Missing the Story
A study finds that newspapers in the fast-growing West are falling short
in covering development issues.
By Zenitha Prince
Zenitha Prince is a former AJR editorial assistant.
Are Western daily newspapers missing the big story of their region? Yes, claims a recent report by the Institutes for Journalism & Natural Resources.
The report, "Matching the Scenery: Journalism's Duty to the North American West," concludes that about 80 percent of the West's 285 dailies overlook or inadequately cover the region's explosive demographic, economic and environmental changes.
"Growth and development in the West are exceeding at a tumultuous pace," says Frank Edward Allen, IJNR president, principal author of the report and formerly an editor at the Wall Street Journal for 14 years. "[We were] concerned about the apparent pattern of neglect in the coverage of these broader topics."
A more pointed criticism of news organizations was their unwillingness to invest in newsroom resources to achieve higher quality coverage. "Most Western dailies have the financial means, if not the will, to do this job," states the report, released in September. "By keeping so much of the profit for the owners, most Western dailies also keep their newsrooms weary and starved of resources."
The 135-page report is the result of a two-year study sponsored by the William and Flora Hewlett Foundation. It ranks newspapers according to the quality, continuity and proportionality of coverage, among other criteria.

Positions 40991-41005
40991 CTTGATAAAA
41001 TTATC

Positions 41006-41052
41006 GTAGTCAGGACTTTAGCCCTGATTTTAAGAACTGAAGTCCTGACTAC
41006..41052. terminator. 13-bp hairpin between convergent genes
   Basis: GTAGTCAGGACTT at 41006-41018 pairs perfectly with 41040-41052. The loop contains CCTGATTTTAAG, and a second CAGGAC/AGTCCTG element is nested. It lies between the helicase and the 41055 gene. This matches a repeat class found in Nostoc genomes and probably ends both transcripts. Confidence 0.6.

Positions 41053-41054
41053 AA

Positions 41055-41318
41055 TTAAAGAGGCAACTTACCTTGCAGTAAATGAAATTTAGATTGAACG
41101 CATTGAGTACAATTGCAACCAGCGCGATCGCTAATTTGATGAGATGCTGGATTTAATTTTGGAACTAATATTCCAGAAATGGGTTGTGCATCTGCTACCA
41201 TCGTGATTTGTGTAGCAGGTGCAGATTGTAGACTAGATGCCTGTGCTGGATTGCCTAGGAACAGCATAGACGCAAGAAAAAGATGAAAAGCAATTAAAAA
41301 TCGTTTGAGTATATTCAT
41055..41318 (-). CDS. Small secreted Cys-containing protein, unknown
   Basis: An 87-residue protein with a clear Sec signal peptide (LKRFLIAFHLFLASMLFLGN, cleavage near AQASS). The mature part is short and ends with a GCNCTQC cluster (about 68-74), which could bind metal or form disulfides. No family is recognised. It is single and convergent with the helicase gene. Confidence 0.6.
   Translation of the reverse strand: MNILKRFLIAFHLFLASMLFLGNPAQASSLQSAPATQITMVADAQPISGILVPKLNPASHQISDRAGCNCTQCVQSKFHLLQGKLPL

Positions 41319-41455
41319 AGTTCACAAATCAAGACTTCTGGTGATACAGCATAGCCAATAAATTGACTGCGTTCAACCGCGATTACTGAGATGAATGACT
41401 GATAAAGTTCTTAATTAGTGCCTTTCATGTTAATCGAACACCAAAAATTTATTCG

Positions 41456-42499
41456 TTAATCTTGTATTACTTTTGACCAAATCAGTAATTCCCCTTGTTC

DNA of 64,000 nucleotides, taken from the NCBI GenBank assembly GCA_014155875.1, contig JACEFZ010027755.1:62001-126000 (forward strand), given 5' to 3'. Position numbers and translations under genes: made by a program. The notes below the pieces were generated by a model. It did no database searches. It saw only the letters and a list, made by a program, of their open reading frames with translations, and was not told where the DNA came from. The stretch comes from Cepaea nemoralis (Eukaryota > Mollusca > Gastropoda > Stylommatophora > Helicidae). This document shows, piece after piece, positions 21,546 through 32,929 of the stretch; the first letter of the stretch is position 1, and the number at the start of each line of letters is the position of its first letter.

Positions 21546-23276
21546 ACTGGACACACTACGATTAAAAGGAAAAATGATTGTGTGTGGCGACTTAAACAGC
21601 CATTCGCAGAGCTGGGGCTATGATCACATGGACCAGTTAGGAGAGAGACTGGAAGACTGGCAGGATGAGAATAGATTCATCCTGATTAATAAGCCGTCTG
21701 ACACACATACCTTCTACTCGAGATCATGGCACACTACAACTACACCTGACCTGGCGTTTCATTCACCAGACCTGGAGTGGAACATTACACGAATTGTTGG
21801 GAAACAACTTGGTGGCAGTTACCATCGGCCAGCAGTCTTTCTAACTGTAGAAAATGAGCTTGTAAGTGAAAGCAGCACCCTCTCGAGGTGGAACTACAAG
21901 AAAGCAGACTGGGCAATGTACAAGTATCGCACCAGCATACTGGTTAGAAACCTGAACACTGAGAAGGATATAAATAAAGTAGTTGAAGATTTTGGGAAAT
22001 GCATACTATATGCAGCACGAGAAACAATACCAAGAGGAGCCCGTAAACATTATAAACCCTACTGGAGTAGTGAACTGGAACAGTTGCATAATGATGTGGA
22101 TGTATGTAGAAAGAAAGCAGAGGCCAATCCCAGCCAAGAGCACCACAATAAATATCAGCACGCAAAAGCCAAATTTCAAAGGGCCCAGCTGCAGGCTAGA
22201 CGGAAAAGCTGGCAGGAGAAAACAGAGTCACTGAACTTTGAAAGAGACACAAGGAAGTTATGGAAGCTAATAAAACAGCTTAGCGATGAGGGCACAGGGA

"This report was a healthy wakeup," says Betsy Marston, editor of Writers on the Range, a syndicated service of High Country News, a biweekly publication that addresses the West's environment and development concerns.
But some journalists disagree with the report's criticisms. "Academics just don't understand" the challenges of covering the complex beat, says John Robertson, state editor of the Albuquerque Journal. "I think that the coverage of environmental issues by Western dailies has been quite extensive, and has been for a number of years."
Researcher Chris Bryant, who worked on the report, says the high-ranked newspapers were distinguished by the depth and magnitude of their coverage. The top nine papers, ranging in circulation size from 9,000 to 900,000, were recognized at the first Wallace Stegner Awards at Stanford University where the novelist Stegner taught and wrote about the West.
"It's a terrific honor," says award-winner Len Reed, environment and science editor at Portland's Oregonian. Reed says the newspaper has an environment and science team of five reporters, and that its persistent coverage was "partly a mandate of readers and of the vision of the leadership."
Reed also theorizes why some papers' coverage falls short.
"It's pretty hard to do well because it's not historically what newspapers are accustomed to covering," he says. These types of stories "are enterprise-driven, not fundamentally reactive."###